A few eyebrows may be raised at Arsene Wenger's willingness to spend so big on the 19-year-old, but he offers technical ability, athleticism and versatility beyond his years.
That it will take place barely a month after former teammate Luke Shaw rose to the top of that particular list with his own 37.5 million-euro move to Manchester United speaks volumes about the outrageous inflation of the transfer market, the price of English talent and the enduring excellence of Southampton's youth system.
But even more significantly, it caps a remarkable personal rise to prominence over the past 12 months for a 19-year-old right back who, not so long ago, was a budding midfielder in the Saints academy who spent two years cleaning Rickie Lambert's boots.
The player profile on Southampton's website still describes Chambers as "a tall, talented and creative midfielder with good awareness and a quality final product in his locker." It was on the right of a back four, though, where he made his breakthrough last season, notching 22 Premier League appearances and 18 starts despite stiff competition from the highly rated Nathaniel Clyne.
"I thought it would help my career to take everything I'd learned in midfield — vision, first touch — and take it to right back," Chambers told The Guardian back in April. "It would help kick me on further, and the coaches supported me to adapt."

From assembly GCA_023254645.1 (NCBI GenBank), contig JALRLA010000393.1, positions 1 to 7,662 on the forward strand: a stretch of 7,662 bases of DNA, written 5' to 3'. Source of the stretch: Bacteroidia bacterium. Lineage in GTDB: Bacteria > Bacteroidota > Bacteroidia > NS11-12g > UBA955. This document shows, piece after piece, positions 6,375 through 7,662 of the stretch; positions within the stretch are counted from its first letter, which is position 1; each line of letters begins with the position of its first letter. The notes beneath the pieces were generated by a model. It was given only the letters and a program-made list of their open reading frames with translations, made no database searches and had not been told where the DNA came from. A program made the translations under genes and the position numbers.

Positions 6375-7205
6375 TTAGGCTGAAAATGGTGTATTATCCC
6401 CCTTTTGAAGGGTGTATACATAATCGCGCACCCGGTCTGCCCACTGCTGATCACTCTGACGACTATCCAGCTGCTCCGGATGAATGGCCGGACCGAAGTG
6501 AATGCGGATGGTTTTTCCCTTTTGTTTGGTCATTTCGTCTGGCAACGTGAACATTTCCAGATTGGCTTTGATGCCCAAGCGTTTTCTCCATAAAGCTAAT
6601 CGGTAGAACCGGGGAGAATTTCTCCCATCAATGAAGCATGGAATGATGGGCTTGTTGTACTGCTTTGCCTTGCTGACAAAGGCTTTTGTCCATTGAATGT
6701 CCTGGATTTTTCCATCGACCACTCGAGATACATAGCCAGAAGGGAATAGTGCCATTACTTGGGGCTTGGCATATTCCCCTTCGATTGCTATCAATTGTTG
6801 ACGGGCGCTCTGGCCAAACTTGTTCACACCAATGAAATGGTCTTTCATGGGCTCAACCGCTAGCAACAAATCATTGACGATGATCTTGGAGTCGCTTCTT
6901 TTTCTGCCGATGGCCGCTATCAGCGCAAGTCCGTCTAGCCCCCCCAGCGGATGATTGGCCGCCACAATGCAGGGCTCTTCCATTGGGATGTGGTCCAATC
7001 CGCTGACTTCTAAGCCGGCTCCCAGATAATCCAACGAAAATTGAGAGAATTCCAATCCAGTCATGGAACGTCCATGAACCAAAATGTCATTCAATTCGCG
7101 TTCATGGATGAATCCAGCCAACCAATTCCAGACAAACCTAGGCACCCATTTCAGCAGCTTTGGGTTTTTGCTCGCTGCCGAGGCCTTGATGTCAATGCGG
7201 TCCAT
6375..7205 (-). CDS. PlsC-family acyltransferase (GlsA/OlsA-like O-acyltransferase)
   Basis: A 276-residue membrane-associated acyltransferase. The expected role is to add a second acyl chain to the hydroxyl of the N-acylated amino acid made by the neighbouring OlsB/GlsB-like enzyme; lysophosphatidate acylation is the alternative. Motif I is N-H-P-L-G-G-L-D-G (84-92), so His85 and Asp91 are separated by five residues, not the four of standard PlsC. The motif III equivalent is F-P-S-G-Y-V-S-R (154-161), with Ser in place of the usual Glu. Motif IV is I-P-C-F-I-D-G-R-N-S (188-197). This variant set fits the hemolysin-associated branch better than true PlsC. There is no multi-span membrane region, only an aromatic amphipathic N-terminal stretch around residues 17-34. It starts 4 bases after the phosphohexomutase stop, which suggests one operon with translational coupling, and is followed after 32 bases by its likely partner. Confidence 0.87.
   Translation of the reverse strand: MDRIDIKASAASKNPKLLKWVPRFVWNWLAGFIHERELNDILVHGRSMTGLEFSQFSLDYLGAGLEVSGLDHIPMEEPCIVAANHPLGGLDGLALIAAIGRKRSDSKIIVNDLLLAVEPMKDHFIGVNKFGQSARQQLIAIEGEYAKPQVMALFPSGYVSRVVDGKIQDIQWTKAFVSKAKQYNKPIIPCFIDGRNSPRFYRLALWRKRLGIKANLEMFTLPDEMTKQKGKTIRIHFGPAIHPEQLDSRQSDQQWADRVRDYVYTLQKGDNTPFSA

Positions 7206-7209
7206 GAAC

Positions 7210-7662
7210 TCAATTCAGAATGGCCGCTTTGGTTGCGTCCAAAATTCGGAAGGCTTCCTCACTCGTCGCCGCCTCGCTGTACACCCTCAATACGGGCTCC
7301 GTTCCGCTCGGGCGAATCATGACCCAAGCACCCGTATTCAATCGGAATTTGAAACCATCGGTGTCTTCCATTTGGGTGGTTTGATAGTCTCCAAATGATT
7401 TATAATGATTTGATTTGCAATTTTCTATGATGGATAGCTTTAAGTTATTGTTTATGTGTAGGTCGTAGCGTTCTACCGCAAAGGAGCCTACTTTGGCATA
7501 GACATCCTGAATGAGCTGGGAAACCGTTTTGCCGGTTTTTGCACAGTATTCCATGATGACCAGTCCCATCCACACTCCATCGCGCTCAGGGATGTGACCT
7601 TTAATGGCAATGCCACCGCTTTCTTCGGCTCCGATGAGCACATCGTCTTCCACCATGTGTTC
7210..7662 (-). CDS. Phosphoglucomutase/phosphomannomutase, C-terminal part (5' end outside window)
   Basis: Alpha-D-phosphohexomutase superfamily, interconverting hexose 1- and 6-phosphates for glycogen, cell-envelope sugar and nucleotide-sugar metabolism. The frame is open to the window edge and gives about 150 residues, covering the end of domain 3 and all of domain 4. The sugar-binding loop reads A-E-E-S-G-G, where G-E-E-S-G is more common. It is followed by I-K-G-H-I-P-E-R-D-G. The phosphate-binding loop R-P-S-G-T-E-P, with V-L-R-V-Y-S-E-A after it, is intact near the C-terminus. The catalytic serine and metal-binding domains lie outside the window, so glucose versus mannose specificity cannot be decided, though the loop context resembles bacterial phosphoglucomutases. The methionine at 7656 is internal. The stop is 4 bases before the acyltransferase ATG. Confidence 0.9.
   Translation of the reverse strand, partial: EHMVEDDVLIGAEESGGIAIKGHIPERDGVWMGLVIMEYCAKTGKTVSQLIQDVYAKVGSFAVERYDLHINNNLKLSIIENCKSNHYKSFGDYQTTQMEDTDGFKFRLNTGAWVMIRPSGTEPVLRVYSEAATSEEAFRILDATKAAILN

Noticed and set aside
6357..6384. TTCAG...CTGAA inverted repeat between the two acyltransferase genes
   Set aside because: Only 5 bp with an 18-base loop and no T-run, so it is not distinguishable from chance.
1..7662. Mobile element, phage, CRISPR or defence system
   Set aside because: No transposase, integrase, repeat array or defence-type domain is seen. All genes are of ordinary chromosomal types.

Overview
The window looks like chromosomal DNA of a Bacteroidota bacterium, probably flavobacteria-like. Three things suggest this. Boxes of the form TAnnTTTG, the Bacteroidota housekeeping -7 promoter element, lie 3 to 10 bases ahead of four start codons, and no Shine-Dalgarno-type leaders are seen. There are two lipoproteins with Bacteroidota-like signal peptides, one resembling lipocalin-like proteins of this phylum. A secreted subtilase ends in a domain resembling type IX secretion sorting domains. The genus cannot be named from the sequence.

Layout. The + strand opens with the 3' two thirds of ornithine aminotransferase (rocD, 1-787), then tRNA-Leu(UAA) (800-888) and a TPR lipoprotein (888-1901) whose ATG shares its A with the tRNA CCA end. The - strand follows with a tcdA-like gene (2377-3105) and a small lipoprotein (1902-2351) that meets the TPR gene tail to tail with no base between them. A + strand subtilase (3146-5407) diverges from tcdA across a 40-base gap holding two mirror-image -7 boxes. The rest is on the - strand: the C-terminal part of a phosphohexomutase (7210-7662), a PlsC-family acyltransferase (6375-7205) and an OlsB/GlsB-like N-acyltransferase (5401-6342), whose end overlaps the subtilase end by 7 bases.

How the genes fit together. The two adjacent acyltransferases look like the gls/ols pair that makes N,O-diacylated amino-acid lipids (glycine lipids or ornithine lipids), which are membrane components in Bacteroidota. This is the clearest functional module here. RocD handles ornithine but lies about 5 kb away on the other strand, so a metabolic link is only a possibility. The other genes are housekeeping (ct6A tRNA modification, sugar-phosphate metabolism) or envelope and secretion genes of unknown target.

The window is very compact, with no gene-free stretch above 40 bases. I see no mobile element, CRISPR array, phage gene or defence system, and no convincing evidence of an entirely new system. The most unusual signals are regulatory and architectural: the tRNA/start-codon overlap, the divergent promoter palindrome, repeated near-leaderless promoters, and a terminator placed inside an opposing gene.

He combines a midfielder's technique and poise in possession with deceptive pace, athleticism and defensive diligence. His crossing is a weapon and, standing 6 feet tall, he can also hold his own in the air.
The 19-year-old's progress has been facilitated by Southampton's willingness to give its youngsters first-team experience — particularly since fellow academy graduates Shaw, James Ward-Prowse, Harrison Reed (his roommate off the pitch) and Sam McQueen have been teammates since the age of 8. At one point, their Saints youth side went two years unbeaten.
Shaw's senior England experience and price tag mean he remains the most heralded of the group, and there will doubtless be more than a few raised eyebrows at Arsene Wenger's willingness to sanction 20 million euros for Chambers when Mathieu Debuchy has already been signed to replace the departed Bacary Sagna. Liverpool and United — the 19-year-old's boyhood club — were also reportedly interested in signing him.
But Wenger is attempting to build his next great Arsenal team around a talented and youthful British core. Carl Jenkinson's future remains unclear and Chambers offers the technical level demanded at the Emirates Stadium, as well as the physicality and versatility to become an asset in several positions. Former England Under-19 coach Noel Blake believes his long-term future could well lie at center back.
Meanwhile, the deal is undoubtedly another blow to Southampton, even if it stands to be handsomely compensated. The club will lose another player whose gifts it has nurtured and refined over a decade in a transfer window that has seen both the brain and spine of last season's youthful and vibrant team ripped away. New boss Ronald Koeman has money to spend but a huge rebuilding job to do.
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